Shakespeare, The Tempest, act 4

  • Terms: masque, mise-en-scène
  • Article: John Gillies, “The Figure of the New World in The Tempest” (Norton Edition)
Thursday, 5 March
Shakespeare, The Tempest, act 5

  • Terms: unitiesdecorumconvention
  • Article: Stephen Orgel, “Prospero’s Wife” (Norton Edition)
Monday, 9 March
William Butler Yeats, “The Second Coming” (1920)
  • Terms: symbol, metaphortenorimagery
  • Article: Paul D. Deane, “Metaphors of Center and Periphery in Yeats’ The Second Coming
Thursday, 12 March
Eliza Haywood, Fantomina (1725)

  • Terms: novel, picaresque novelepisodicnarrativenarration
  • Article: Kate Levin, “‘The Course of Her Whimsical Adventures’: ‘Fantomina’ and Trigger Warnings at a Women’s College” (Canvas)
  • Assignment: Second paper due: a close reading of any of the poems on the syllabus in five to eight double-spaced pages. Again, no need for a thesis, an introduction, a conclusion, or outside sources; just take me through a poem in detail, as we’ve done in class. Be sure to make use of the Oxford English Dictionary.
Monday, 16 March
No class! Spring break
Thursday, 19 March
No class! Spring break
Monday, 23 March
Meeting by WebEx to discuss plans for the rest of the semester
Thursday, 26 March
Jane Austen, Pride and Prejudice (1813), vol. 1, chapters 1–12

  • Terms: novel, episodic, narrative, narration, implied author, free indirect stylethird-person narrativeomniscient narrator
Monday, 30 March
Austen, Pride and Prejudice, vol. 1, chapters 13–23

  • Terms: realism, ironylitotes
Thursday, 2 April
Austen, Pride and Prejudice, vol. 2, chapters 1–10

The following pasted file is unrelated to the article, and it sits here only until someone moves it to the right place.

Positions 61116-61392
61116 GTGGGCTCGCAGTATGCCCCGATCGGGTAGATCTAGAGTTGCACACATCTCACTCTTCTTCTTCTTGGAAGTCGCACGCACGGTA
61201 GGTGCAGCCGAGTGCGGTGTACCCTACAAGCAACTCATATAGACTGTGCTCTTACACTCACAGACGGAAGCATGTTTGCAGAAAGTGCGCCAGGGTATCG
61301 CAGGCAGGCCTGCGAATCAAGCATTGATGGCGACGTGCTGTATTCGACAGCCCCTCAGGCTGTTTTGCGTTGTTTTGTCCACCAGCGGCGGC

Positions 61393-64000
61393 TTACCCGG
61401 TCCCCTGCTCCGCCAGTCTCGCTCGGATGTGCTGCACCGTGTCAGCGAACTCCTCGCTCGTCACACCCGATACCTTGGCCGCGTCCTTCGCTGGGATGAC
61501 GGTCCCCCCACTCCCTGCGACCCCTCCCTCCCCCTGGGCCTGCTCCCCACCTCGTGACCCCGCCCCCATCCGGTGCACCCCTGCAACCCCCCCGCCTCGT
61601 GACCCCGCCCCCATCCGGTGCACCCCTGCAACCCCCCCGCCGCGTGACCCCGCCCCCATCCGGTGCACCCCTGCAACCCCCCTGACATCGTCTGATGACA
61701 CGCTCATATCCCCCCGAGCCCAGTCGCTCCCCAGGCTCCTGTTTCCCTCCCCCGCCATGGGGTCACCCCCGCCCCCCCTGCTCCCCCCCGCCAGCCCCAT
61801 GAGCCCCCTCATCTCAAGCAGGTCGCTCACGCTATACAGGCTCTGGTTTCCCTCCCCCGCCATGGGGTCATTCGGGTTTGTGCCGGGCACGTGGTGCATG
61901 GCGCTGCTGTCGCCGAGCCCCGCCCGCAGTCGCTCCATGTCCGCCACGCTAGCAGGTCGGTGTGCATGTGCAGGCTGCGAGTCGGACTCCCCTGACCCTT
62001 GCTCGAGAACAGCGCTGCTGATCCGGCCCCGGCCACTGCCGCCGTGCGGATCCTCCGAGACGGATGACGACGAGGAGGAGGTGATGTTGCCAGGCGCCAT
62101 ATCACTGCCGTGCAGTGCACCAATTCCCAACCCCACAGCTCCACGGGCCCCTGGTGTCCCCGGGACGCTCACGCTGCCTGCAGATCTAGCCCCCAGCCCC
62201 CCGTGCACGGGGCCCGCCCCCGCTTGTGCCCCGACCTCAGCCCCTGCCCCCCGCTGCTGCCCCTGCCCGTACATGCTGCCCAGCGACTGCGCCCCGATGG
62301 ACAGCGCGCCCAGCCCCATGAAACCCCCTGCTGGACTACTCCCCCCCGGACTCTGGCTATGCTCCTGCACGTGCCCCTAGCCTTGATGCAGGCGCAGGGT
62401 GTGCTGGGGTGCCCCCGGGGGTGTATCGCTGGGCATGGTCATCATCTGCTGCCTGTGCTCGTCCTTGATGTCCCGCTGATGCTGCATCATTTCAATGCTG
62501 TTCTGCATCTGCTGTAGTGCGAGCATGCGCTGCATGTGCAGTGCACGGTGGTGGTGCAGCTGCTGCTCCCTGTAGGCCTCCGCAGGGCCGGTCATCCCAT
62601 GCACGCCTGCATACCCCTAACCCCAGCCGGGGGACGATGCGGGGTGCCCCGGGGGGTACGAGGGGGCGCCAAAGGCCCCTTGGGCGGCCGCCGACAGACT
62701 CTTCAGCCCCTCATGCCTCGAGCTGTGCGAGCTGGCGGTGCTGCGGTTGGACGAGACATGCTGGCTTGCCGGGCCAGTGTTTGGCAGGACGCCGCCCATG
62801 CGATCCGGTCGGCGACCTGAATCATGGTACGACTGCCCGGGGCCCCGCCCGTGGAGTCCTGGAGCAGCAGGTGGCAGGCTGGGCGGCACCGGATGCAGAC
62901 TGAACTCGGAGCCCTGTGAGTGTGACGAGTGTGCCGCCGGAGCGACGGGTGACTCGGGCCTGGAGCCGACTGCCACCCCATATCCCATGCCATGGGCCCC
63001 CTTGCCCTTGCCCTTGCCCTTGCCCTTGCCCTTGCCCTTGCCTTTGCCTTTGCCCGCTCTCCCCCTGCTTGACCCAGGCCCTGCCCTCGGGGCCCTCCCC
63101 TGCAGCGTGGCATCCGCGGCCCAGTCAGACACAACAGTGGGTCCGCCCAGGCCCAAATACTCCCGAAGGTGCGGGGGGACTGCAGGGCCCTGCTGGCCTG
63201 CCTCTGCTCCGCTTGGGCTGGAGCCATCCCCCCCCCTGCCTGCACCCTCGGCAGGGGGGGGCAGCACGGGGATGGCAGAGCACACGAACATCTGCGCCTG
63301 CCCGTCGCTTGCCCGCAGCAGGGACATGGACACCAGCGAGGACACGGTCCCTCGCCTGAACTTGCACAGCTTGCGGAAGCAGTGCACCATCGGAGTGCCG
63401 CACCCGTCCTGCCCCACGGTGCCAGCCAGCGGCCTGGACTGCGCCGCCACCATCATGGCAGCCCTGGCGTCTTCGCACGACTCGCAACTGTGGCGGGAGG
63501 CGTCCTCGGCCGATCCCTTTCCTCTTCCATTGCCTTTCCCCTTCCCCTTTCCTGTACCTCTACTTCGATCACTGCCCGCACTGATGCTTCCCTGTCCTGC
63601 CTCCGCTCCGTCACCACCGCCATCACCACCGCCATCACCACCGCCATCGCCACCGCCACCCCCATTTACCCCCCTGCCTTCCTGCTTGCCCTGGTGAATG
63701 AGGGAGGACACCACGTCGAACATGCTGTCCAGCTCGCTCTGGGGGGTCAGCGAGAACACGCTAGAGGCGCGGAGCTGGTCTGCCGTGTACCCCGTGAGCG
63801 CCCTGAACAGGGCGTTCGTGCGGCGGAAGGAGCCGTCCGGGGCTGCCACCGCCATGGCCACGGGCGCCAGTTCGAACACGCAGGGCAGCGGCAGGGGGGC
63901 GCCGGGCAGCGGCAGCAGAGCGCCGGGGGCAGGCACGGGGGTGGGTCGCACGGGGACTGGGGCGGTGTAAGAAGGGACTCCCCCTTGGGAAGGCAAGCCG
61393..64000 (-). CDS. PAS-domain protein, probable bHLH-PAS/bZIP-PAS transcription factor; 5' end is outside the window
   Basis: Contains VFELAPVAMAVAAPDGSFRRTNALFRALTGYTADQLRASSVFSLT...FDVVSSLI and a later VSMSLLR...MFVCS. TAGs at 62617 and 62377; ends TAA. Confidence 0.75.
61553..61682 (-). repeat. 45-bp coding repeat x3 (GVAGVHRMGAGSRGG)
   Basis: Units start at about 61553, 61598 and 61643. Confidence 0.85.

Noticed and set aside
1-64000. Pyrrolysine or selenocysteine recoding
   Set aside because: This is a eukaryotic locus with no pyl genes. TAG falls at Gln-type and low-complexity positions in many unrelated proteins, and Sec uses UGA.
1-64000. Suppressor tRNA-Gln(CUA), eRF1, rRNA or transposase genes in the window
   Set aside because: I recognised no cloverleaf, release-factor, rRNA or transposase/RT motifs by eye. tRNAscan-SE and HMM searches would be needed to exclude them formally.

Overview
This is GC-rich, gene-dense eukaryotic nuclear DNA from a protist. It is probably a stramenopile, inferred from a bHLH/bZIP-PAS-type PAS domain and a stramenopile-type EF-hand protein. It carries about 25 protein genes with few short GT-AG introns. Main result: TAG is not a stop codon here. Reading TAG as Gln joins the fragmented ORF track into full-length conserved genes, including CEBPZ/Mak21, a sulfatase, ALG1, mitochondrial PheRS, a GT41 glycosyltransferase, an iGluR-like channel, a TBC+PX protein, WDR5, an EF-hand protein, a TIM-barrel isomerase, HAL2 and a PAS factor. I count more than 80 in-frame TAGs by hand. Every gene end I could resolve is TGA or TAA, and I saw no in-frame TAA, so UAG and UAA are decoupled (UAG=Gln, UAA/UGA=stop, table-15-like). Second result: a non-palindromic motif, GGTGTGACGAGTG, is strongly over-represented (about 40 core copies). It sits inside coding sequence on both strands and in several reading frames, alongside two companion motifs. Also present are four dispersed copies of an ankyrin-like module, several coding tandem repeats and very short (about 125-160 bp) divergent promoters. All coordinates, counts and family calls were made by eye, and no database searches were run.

• Terms: feminist criticismgynocritics
Monday, 6 April
Austen, Pride and Prejudice, vol. 2, chapters 11–19

  • Terms: Marxist criticismsocialist realismcultural materialism
Thursday, 9 April
Austen, Pride and Prejudice, vol. 3, chapters 1–10

  • Terms: preromanticismRomanticism, aesthetics
Monday, 13 April
Austen, Pride and Prejudice, vol. 3, chapters 11–19

  • Terms: semiotics, signsignifiersignifiedexegesis
Thursday, 16 April
Octavia Butler, The Parable of the Sower (1993), chapters 1–5

  • Terms: canon, genre fiction, science fiction
Monday, 20 April
Butler, Parable, chapters 6–10

  • Terms: utopiadystopia
  • Assignment: Paper due: put all the pieces together and write an eight-to-ten-page thesis-driven paper about any of the works on the syllabus. Be sure to make good use of the Oxford English Dictionary, close-reading, and engagement with at least one critical article.
Thursday, 23 April
Butler, Parable, chapters 11–15

  • Terms: ecocriticismnarratologyplotstory
Monday, 27 April
Butler, Parable, chapters 16–20

  • Terms: parableallegory
Thursday, 30 April
Butler, Parable, chapters 21–25

  • Terms: apocalyptic, eschatology
Monday, 4 May
Marianne Moore, “Poetry” (1924–1967); Archibald MacLeish, “Ars Poetica” (1926)

  • Terms: paraphraseambiguityspeech act theory
  • Assignment: Hand in final versions of all four papers